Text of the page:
Can the U.S. and China Attain a State of Competitive Coexistence?
As Singapore’s Ambassador to the United States for 16 years and now its Ambassador-at-Large, Chan Heng Chee has been actively involved in mitigating the impact of escalating tensions between the U.S. and China on both her home country and the Association of Southeast Asian Nations (ASEAN). From the stage at Swell, she offered her take on the state of that relationship today as well as how it could evolve in the future and what it means for innovations like blockchain.
A Policy of Technology Containment
At its most basic, she says it’s difficult for one large superpower to understand another. Fundamental cultural differences can lead to misunderstandings and misperceptions of each country’s ambitions and intentions, fueling a repeating cycle of opposition with enormous implications for the world around them.
Recently, those cycles have continued to accelerate, launching a policy of what she termed Technology Containment. The most visible implementation of this policy has been the blacklisting of Huawei by the U.S. and its pressure on partner nations to do the same. That approach threatens to ensnare many other Chinese and Asian companies, potentially excluding them from U.S. partners and capital markets.
It is also one factor in China’s experimentation with blockchain as a possible way to bypass the U.S. dollar as a reserve currency. This would not be a true decentralized currency because China would want to maintain some degree of control and avoid anonymity, but it would be functional in that it could enable direct settlement between countries for purposes of trade or transactions without having to rely on the dollar.
Fortunately, the Ambassador said that the U.S. Treasury has worked behind the scenes to clarify the situation and relieve some pressure to avoid completely undermining the U.S. industry and the stock market. There has also been significant pushback by the semiconductor industry, universities, and others.
Without this tempering or effective guardrails, she worries that an extended containment policy could undo decades worth of technical cooperation and supply chain optimization. To make her point, she paraphrased MIT president L. Rafael Reif: “If our response to China’s ambitions is to double lock the doors, we would have locked ourselves into mediocrity.”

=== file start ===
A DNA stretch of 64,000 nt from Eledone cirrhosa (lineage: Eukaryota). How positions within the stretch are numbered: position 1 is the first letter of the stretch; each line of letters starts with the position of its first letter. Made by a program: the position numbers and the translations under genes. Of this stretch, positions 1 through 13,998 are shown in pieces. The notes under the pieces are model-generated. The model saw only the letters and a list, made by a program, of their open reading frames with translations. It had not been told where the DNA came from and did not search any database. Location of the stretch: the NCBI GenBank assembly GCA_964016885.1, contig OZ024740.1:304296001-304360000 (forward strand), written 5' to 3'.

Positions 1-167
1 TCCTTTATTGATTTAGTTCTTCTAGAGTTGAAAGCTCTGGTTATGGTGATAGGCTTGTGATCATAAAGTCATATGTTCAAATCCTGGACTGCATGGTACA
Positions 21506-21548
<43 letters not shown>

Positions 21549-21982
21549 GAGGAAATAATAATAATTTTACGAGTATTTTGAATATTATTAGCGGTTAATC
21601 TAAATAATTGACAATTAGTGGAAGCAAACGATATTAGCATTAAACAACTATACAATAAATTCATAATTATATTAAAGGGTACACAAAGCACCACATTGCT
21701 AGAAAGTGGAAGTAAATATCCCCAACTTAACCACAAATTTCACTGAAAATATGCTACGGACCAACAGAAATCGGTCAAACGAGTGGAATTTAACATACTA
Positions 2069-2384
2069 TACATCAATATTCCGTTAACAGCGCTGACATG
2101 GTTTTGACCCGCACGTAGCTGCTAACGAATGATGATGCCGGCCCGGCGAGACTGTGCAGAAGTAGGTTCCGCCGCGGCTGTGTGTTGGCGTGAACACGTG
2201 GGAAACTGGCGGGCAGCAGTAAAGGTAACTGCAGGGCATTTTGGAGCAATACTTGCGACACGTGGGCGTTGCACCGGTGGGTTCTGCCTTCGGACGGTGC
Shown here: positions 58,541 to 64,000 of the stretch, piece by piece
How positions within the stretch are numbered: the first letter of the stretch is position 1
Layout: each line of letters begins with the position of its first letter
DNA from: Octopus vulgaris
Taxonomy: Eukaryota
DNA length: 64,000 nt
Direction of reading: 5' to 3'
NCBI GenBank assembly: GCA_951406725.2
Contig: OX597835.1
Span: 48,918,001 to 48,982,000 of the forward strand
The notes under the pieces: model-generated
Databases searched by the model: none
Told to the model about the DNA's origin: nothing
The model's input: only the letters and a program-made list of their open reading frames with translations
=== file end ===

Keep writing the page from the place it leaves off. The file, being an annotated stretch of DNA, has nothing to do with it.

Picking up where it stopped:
Avoiding a New Cold War
If safeguards prove unsuccessful or relations begin to deteriorate again, she said it could lead to a worst-case scenario where the U.S. and China actually enter a new Cold War. But the Ambassador was quick to point out that this is an extreme scenario and highly unlikely; at least not a Cold War like we have seen in the past with other communist nations.
She believes a true Cold War is improbable because global realities make it difficult to line up the factions required for this type of standoff. She also wonders if the Trump administration has the discipline required for a Cold War strategy, which would be undermined by recent peace overtures made towards North Korea and Russia.
Competitive Coexistence On the Global Stage
Instead, she is hopeful that the U.S. and China relationship will evolve into a third, more ideal scenario of Competitive Coexistence that would allow the two giant systems to live with one another despite their inherent differences. In this scenario, they could actively compete against one another, but not seek to wholly defeat or eliminate the other.
The Ambassador says this idyll is desired by most ASEAN countries because even though some like Vietnam and Cambodia are now benefiting from the trade war because of the diversion of the supply chain, the long-term implications of a deteriorating U.S.-China relationship would cast a pall over the entire region.
For many ASEAN countries, Ambassador Chan says the mantra has become “don’t make us choose.” She has heard even strong American allies like Australia be vocal about rejecting the binary narrative of having to choose a preferred partner.
These countries are more concerned with their own welfare and that of the AESEAN region, actively shifting trading or political preferences depending on circumstances and benefits. For example, some continue to work with Huawei while others are looking at using Nokia or Ericsson at the core with Huawei moved to the periphery. Others are making one-off decisions about joining trade pacts like Trans-Pacific Partnership or initiatives like Belt and Road.
Regardless of whether individual nations agree on short-term decisions, the Ambassador believes they are all aligned in creating long-term prosperity for the entire region and would actively embrace a scenario of Competitive Coexistence.